So that was our hike up Mt Washburn. I didn't even bother to post the wildflower meadow that went up the whole first mile or the beautiful view from the top.If you ever go to Yellowstone, take a morning and do this hike.


 On the part of the road that lead from our campground to Mt Washburn, and other places we traveled, lived a grizz and her cubs. We saw her  multiple times. It doesn't matter what you have read, if you have seen a black bear and not a grizz, you will not be prepared for the size difference. They are enormous. The hump on the back is much more intimidating in person than in photos or nature documentaries. We didn't see any males up close, but they weight 400
pounds more than a sow. I'd have loved to have seen a bear that big.



































In case we weren't spoiled enough, these animals below also lived in the area withing thirty minutes of our campground.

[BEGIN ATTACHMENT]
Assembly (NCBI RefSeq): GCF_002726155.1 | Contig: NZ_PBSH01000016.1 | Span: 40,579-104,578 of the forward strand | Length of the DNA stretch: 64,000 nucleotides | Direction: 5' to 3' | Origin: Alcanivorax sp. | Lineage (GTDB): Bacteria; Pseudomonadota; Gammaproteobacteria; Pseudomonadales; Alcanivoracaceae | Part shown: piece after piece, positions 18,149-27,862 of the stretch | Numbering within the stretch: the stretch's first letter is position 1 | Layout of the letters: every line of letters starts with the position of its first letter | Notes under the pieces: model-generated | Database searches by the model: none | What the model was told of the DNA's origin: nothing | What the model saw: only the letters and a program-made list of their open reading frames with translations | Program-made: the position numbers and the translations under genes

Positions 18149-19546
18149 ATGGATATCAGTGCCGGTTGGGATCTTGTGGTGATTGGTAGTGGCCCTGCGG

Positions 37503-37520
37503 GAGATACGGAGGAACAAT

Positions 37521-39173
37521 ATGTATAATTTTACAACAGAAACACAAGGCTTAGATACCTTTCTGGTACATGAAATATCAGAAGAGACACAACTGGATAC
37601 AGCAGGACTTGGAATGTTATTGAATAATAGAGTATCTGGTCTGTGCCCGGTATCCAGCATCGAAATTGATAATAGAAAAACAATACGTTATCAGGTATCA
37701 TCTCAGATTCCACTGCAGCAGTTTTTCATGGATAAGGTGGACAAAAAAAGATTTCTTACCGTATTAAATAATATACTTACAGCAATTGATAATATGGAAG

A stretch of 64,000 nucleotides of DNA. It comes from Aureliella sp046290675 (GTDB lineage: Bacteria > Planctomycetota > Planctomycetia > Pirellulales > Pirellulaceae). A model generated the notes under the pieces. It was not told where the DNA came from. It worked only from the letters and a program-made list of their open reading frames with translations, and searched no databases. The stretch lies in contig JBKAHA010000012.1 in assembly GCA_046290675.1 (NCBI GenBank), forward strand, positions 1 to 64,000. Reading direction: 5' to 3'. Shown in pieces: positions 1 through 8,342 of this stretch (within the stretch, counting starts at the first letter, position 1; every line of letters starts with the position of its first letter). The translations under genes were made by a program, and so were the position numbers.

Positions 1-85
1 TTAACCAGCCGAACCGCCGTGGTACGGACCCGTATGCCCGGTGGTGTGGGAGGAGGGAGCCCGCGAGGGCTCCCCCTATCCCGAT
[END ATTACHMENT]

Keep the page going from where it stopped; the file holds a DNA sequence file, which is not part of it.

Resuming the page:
This black bear was just off the parking lot at the Petrified Tree.It was actively feeding, but I don't know on what.



Uintas Ground Squirrel






This elk herd lived in the field/woods just off our campground road



This bull also lived in the area, staying by himself, but within
smell of the herd. We saw it multiple times, but it was on
the main road, so we could never stop for long to get the perfect
picture because a car would always come along









Swainson's Hawk




Eagle along the Madison River

Probably the best picture we got of a marmot


Mountain Bluebirds are so pretty, that DJ and I both wanted the perfect picture of one. Every time one of us had the camera and a bluebird showed up, just as we'd focus it would fly away or it would have our back turned. The light might have been bad or it would be too far away. Needless to say we were getting frustrated with each other. We even got into arguments because we thought the one with the camera should have gotten the picture. Finally this one came along and we snapped a few shots of it before it took off. This is the best one. It is off center, but they are wild animals so I'm okay with it. An 8x10 hangs outside my bathroom door.